Broken – Chapter 7

After that initial scene, things proceeded much more smoothly for me. No one else that approached me caused any kind of trouble. Instead. I saw plenty of grown men tremble with fear and women flinch away from me when I reached out to touch them.

Only some of the children spoke when they approached me, which I was grateful for. At least, Until I identified the first child who also radiated the tainted cold of the disembodied soul. Watching a mother come crying to lead her confused child away to the small group I had identified as sick was painful.

By the end, I kept my gaze firmly towards the ground. The mixed expressions of fear and sadness that most of the villagers held were more than I could look at anymore. Especially from the twenty-six individuals standing by Astren.

“In just a moment, everyone but those standing by Astren may go. They will need to accompany with Talis and I for a short time, and then they may join you in going about their day. I will ask that everyone keep an eye on them as they may unexpectedly pass out and not wake up in the next few days, before we can resolve the situation with the earth-bound soul. It might do to have someone near them at all times just incase. Hopefully nothing will come of it, but it’s best to be safe when lives could be at risk.” Kyourin announced loudly so everyone could hear.

There were murmurs of acknowledgement from the crowd.

Kyourin went on, “Also, some time later in the day, I will need six or seven volunteers to assist me in searching for enough of the berries needed to make ink for the sending. I apologize again for the disruption to your day, but it’s an unfortunate necessity. With that said…everyone else is free to go.”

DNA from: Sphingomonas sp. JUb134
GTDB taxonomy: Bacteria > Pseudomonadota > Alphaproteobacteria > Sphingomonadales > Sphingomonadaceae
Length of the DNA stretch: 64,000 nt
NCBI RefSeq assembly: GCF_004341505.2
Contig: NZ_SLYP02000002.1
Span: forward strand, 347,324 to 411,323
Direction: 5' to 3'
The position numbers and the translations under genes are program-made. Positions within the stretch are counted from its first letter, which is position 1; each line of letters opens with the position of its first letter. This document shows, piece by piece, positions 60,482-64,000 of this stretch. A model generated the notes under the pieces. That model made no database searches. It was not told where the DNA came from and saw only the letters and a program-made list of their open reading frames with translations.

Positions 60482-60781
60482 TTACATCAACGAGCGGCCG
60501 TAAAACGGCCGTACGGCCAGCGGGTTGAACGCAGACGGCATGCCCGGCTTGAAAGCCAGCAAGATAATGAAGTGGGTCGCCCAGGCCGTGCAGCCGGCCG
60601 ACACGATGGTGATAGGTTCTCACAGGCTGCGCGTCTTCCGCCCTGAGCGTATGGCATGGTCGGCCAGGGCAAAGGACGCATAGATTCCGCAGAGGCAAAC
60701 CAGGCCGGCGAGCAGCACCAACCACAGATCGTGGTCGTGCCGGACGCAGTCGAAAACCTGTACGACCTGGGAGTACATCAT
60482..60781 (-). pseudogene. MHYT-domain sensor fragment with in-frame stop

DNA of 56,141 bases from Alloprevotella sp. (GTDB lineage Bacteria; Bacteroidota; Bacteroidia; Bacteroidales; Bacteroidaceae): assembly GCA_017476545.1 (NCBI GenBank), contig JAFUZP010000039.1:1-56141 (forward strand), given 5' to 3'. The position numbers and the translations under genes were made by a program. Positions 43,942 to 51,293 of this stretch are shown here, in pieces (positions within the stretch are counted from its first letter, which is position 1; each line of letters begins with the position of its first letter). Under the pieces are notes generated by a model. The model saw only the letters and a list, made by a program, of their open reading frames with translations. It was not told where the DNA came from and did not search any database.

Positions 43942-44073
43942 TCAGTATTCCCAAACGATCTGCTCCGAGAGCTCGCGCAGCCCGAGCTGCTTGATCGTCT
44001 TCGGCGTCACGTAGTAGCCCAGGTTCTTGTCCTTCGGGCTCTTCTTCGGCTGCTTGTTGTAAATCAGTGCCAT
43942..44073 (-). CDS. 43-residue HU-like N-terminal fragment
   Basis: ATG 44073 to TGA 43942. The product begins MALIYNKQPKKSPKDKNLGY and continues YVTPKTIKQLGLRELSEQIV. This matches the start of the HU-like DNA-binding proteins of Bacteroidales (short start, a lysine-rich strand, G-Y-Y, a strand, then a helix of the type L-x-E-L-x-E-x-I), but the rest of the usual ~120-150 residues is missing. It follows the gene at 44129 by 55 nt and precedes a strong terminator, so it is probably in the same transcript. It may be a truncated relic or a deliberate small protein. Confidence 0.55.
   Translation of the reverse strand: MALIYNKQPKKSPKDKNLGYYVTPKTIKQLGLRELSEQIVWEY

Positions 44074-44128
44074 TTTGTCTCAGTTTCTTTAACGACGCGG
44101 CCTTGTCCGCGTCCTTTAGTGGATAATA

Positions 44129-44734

Kyourin waved me over as the larger crowd started to disperse, family by family.

“What now?” I asked, keeping my voice low so only Kyourin would hear.

“Now, you get to rest some. I might not be able to understand what you feel when you get close to those affected, but from the look on your face and your body language, it can’t be pleasant. Good work,” he replied in the same tone, “Sorry for making you an enemy though. That’s my fault.”

I stole a brief glance at the group of twenty-six, and sure enough the man from before was still glaring at me.

“What did you do anyway?” I asked while refusing to meet the man’s eyes.

“I’ll explain later, though it might be a bit complicated. Time to get things ready so I can do my part,” Kyourin said as he stepped away and continued to speak in a raised voice, “I would like it if you would all follow us to the chief’s house for a few minutes for one final thing, and then you will be free to go.”

After we arrived at the house, Kyourin had Astren wait outside with the group, after making some excuse about preparations, then ushered me inside and towards the kitchen where a closed window faced towards the group. Kyourin opened it a crack so they he could see outside.

“Good, no one is looking this way. Hopefully Astren can keep them distracted long enough for me to get a good look at all of them,” Kyourin said as he reached up to the bandages covering much of the left side of his face and began removing them.